First Aid is such an important part of everyday life and you never know when you will need it. Pumping Marvellous has teamed up with the British Red Cross to offer Heart Failure patients and their carers free to attend dedicated First Aid workshop days in Burnley. If you would like to book then please contact Pumping Marvellous via email@example.com
Would you know how to help in an emergency? The British Red Cross website has videos so you can learn what to do in numerous first aid situations.
You will find a series of videos being posted on the site over the next couple of days which demonstrate simple first aid in difference situations. We hope you find this useful and we will being telling people of the days shortly so keep a look out. Remember it is free for Heart Failure patients and carers through Pumping Marvellous.
Don’t forget your Carer at Easter
It’s the little things that matter and an easter egg for your carer is a lovely token of your appreciation of the help they give you. So don’t forget about your Carer at Easter they have a life as well.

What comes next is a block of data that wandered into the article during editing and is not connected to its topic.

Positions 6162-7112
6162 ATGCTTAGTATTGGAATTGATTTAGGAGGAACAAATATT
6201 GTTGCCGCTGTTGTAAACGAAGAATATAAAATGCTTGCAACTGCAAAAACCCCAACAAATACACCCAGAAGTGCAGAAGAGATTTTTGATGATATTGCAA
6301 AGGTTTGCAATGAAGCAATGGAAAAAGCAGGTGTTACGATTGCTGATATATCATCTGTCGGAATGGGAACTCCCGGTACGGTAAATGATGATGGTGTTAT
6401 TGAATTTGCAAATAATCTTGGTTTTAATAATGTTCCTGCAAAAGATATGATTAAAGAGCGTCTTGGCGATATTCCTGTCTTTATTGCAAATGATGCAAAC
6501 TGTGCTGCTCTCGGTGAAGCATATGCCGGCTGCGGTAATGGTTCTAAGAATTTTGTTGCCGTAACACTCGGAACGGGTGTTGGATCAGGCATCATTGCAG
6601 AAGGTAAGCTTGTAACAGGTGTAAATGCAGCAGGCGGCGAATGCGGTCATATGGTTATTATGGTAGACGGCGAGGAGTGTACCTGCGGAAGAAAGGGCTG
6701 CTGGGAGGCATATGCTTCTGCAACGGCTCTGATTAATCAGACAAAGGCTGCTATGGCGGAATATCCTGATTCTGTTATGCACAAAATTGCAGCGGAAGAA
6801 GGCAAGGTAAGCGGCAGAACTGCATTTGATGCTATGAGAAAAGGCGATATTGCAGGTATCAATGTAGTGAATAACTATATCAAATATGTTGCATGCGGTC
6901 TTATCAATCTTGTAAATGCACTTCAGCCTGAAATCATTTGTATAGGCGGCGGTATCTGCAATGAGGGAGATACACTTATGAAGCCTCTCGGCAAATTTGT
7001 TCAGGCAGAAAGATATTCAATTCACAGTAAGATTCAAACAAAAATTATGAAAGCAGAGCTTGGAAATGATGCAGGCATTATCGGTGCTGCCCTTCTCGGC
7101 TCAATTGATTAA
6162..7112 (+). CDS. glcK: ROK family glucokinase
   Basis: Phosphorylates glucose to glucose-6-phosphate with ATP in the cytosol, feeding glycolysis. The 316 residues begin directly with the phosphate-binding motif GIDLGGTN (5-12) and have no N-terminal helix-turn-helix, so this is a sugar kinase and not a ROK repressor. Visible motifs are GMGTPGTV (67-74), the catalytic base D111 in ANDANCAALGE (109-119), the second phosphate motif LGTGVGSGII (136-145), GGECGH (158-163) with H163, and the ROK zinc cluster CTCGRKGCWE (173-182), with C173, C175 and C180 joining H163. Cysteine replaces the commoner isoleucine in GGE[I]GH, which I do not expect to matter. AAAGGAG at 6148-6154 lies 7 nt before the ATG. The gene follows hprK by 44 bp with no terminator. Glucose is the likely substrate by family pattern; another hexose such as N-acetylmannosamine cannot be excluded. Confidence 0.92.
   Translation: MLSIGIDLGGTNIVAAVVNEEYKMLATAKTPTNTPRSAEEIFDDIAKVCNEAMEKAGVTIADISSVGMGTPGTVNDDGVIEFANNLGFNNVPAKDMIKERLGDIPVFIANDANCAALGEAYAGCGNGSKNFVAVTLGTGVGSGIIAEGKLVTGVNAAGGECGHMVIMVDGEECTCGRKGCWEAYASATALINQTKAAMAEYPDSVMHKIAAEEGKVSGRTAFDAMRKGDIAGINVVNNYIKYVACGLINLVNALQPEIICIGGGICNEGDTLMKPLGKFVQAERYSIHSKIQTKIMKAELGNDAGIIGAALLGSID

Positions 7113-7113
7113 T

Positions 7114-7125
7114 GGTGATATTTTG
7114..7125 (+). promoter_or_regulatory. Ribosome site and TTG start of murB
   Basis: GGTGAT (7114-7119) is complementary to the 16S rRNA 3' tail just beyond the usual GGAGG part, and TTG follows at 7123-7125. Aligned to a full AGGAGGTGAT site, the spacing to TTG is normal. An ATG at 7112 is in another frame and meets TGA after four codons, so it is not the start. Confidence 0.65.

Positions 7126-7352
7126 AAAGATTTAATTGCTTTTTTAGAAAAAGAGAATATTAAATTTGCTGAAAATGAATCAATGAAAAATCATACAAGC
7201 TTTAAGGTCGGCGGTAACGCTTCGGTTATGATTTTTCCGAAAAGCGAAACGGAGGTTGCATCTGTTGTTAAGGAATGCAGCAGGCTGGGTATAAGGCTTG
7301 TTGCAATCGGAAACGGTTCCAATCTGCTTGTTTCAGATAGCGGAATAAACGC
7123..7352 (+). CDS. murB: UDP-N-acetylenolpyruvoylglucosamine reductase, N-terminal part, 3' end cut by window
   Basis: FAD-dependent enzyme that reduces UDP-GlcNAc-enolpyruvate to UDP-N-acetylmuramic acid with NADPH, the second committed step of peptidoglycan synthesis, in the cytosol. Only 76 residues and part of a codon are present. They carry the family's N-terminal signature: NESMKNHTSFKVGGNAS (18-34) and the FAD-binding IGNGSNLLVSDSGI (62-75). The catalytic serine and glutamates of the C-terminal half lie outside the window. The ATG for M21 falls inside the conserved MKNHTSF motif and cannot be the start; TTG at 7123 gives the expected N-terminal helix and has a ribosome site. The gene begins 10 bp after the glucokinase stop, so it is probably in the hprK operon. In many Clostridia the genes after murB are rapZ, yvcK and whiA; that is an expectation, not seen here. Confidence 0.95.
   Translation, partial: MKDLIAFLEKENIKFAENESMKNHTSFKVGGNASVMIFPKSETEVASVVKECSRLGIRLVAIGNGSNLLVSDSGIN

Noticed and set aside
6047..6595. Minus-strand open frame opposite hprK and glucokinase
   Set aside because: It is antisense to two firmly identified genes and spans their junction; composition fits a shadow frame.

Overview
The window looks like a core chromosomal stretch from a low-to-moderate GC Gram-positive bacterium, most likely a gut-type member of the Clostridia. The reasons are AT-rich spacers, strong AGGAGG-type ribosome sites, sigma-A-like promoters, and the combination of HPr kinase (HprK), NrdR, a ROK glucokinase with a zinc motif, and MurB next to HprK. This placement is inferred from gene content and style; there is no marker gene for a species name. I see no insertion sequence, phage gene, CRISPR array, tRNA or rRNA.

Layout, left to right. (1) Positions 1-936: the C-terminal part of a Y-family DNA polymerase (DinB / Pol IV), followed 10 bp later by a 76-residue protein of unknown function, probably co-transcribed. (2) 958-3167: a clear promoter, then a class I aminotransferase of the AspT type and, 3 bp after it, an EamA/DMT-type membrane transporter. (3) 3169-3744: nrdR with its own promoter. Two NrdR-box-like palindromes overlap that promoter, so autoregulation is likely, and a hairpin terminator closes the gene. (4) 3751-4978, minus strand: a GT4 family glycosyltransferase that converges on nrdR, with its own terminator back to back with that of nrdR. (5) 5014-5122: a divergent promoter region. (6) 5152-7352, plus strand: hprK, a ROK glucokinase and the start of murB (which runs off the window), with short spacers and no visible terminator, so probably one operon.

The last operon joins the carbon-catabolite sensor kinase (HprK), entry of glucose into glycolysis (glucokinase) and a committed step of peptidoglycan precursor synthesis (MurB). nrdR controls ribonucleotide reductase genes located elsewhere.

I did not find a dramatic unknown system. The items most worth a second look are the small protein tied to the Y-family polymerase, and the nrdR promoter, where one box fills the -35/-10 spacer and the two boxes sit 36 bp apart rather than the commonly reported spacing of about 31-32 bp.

This was post that was suggested by my wife who is sat on the sofa next to me – better get to the shops then.
Carers 12 Days of Christmas Special – Day 11
Get out once a week and go somewhere enjoyable. Visit the local coffee shop, take a class, visit a friend or just wander around doing some shopping or a stroll park. If your loved one needs constant attention, ask for help. You can find someone to give an hour a week to let you get out.
Carers 12 Days of Christmas Special – Day 10
Stay connected with the outside world, even if it’s just by phone or online. Don’t isolate yourself. Talk to friends about something other than your situation. Stay interested in what would be going on in your life if you weren’t carer. It’s still there and you’re still a part of it.
Carers 12 Days of Christmas Special – Day 8
Keep humor in your life.
Laughter is good medicine.